Companies therefore need to build more robust delivery services and resilient supply chains to meet consumer needs. It’s no exaggeration to say that your e-commerce success depends on how strong your supply chains are. Just look at how many times ‘supply chain’ has been mentioned in earnings calls among S&P 500 companies this month – a whopping 3,000 times.

This need is particularly pronounced with COVID-19 restrictions still in place in many countries. For example, a well-known South African footwear brand relied on FedEx during the lockdowns, as they were facing difficulties driving sales via their local retail outlets. By leveraging FedEx transportation solutions and technology expertise, the brand was successfully able to expand to new international markets beyond Africa, and double their global distribution network.

What does that mean for retailers like you? Collaborating with a reliable logistics company that can flex its network to reach your customers in whatever circumstances is critical. You earn an extra bonus point if your consumers save on delivery costs. And that’s exactly where we’ve been investing in – fast and convenient international delivery services at attractive prices. 

This holiday season is set to be another epic one for small businesses and e-commerce merchants. A chain is only as strong as its weakest link so make sure that logistics support is your point of strength. Make this a time of festive cheer for your customers and your business. 

BizNews

Study finds saturation in images is key to marketing menu items

The food in the more highly saturated photos looked fresher and tastier to participants, and that led them to be more likely to purchase the food.

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An appealing photo of a pizza or other menu item can help a restaurant increase sales – especially if the right filter is used, a new study suggests. This is because photos high in color saturation make food look fresher and tastier to viewers, which increases their willingness to order the menu items.

Color saturation refers to the intensity of the color in the image – the vividness and richness of the reds and greens and blues.

But how well color saturation works to make food appealing depends on the visual distance of the food in the photo – and even on whether consumers plan to dine alone or with others.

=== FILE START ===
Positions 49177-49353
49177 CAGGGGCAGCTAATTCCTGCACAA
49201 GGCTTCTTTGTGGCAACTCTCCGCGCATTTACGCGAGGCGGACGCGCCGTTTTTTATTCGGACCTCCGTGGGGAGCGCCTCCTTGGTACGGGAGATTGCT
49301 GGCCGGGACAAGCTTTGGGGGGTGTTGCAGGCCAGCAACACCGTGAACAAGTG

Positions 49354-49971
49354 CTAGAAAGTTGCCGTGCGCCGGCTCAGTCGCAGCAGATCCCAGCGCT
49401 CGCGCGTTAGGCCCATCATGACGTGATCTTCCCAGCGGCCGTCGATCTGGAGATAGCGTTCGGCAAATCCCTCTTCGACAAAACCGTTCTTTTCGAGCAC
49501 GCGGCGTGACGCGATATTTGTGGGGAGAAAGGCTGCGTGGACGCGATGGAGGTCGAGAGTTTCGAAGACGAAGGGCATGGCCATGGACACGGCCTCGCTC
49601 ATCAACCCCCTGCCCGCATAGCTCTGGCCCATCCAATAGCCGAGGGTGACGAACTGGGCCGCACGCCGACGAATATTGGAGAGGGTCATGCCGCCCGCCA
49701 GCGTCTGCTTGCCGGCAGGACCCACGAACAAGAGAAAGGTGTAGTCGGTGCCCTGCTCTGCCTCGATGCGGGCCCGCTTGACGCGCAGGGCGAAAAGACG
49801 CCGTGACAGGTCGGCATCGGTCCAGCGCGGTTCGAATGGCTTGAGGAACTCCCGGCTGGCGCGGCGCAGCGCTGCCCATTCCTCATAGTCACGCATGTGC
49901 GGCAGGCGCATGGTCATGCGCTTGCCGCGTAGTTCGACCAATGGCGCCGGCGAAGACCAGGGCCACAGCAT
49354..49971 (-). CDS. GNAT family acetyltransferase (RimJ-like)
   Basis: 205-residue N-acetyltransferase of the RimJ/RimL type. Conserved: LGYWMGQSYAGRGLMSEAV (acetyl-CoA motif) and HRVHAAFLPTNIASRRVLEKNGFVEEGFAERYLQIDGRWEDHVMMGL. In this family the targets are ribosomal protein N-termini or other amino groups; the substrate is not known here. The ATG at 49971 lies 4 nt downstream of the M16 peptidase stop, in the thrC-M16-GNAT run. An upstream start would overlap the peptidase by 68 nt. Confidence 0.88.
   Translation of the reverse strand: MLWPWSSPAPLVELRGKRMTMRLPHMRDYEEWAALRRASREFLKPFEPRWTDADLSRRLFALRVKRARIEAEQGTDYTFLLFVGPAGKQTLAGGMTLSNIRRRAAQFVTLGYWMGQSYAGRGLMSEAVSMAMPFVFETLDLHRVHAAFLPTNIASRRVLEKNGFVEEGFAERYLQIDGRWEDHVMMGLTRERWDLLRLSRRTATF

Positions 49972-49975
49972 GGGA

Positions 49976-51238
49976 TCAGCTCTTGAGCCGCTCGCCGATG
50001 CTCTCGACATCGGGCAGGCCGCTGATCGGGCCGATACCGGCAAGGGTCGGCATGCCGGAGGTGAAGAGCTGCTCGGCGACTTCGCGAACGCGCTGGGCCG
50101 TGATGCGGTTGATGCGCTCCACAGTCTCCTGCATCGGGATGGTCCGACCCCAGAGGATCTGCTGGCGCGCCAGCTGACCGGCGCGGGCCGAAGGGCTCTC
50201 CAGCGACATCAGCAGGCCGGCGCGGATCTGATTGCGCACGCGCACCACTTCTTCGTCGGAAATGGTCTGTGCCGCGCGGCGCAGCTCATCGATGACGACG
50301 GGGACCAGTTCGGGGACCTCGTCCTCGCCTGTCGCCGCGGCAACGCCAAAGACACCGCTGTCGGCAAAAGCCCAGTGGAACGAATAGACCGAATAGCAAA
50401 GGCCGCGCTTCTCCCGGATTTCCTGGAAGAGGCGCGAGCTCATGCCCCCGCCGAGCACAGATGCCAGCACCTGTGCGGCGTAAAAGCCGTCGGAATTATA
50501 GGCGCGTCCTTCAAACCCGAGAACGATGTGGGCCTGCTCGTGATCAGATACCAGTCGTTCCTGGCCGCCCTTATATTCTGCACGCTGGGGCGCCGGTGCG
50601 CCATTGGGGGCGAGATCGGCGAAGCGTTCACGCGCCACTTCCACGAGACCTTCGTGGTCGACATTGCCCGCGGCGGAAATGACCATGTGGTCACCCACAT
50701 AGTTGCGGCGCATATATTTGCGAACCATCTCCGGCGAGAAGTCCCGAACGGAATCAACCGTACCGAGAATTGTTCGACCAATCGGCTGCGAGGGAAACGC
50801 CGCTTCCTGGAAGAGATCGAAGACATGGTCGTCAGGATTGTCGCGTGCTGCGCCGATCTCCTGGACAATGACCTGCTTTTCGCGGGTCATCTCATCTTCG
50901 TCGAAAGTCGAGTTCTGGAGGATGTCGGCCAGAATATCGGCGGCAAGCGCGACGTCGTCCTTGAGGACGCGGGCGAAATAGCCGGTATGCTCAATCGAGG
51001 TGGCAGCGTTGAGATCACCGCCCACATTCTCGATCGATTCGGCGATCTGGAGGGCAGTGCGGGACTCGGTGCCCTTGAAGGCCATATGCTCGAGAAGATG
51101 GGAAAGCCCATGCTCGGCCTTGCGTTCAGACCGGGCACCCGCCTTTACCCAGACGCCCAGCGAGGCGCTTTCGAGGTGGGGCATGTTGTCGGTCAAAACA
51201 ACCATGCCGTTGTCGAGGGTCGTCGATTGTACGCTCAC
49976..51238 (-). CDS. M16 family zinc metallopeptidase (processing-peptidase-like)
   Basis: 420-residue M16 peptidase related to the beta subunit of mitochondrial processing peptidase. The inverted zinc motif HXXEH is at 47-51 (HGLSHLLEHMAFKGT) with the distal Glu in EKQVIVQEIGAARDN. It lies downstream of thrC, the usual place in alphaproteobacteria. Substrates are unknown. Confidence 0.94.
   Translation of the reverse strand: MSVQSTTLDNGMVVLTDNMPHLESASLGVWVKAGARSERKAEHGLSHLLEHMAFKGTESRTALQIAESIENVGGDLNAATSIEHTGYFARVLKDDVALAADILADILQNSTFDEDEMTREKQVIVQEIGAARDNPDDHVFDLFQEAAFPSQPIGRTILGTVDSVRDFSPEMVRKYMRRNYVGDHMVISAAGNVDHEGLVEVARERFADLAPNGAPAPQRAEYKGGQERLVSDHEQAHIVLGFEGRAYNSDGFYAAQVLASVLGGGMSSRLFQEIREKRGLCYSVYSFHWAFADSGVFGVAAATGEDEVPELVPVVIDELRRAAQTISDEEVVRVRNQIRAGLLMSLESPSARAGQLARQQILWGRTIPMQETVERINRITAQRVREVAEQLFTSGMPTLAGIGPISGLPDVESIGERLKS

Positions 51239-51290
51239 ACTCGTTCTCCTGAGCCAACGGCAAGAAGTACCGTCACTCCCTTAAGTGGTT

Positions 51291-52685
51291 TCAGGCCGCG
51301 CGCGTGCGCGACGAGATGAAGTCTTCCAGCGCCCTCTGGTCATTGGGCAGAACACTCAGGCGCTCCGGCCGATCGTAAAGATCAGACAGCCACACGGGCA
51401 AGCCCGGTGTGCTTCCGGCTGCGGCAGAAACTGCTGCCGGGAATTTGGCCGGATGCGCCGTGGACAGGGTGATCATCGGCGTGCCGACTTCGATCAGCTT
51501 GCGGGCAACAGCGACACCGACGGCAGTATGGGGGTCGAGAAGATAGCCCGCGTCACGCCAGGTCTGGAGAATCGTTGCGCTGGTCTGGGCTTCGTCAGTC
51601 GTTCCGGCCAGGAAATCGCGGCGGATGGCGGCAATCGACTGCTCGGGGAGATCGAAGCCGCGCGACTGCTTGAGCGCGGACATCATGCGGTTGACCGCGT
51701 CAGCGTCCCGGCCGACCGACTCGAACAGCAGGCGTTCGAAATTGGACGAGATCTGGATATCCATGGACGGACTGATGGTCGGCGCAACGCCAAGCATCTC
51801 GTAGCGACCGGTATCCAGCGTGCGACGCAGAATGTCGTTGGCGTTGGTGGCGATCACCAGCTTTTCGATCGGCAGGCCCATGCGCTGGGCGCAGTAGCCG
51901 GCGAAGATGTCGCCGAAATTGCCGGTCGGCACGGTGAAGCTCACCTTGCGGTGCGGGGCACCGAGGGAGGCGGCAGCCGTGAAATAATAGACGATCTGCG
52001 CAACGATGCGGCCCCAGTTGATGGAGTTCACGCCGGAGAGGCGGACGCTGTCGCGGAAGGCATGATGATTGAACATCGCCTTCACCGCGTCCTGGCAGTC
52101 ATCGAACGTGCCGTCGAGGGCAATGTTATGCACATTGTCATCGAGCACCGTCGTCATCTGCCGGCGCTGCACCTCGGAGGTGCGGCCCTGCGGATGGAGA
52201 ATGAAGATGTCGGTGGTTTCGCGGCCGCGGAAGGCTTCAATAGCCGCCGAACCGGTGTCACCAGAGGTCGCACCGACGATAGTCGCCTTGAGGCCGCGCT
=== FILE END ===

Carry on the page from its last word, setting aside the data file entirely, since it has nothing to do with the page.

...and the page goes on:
In the cutthroat restaurant business, these results provide a simple method to increase sales, said Stephanie Liu, lead author of the study and associate professor of hospitality management at The Ohio State University.

“On Instagram, it means using the ‘X-Pro II’ filter on your food photos rather than the ‘Earlybird’ filter,” Liu said. “It is not difficult and doesn’t cost a dime, so it is an easy win for restaurant marketers.”

The study was published in the Journal of Business Research.

The researchers did two online studies.

In one study, 267 participants were asked to imagine themselves browsing through options on an online food ordering platform. They were shown photos of a poke bowl, a Hawaiian dish featuring chunks of raw, marinated fish, vegetables and sauce over rice.  They were from a fictitious restaurant named Poke Kitchen.

Study participants were randomly assigned to view one of the four different photos with either high or low color saturation and either close or farther away visual distance.

The photos with high color saturation were edited with professional graphic design software to be 130% more saturated than the low-saturation photos. The up-close photos were 130% larger in radius and appeared nearer to the observer than the more distant photo.

Participants were asked to rate how fresh the food in each photo looked, how tasty it looked and how likely they would be to purchase it.

The food in the more highly saturated photos looked fresher and tastier to participants, and that led them to be more likely to purchase the food, results showed.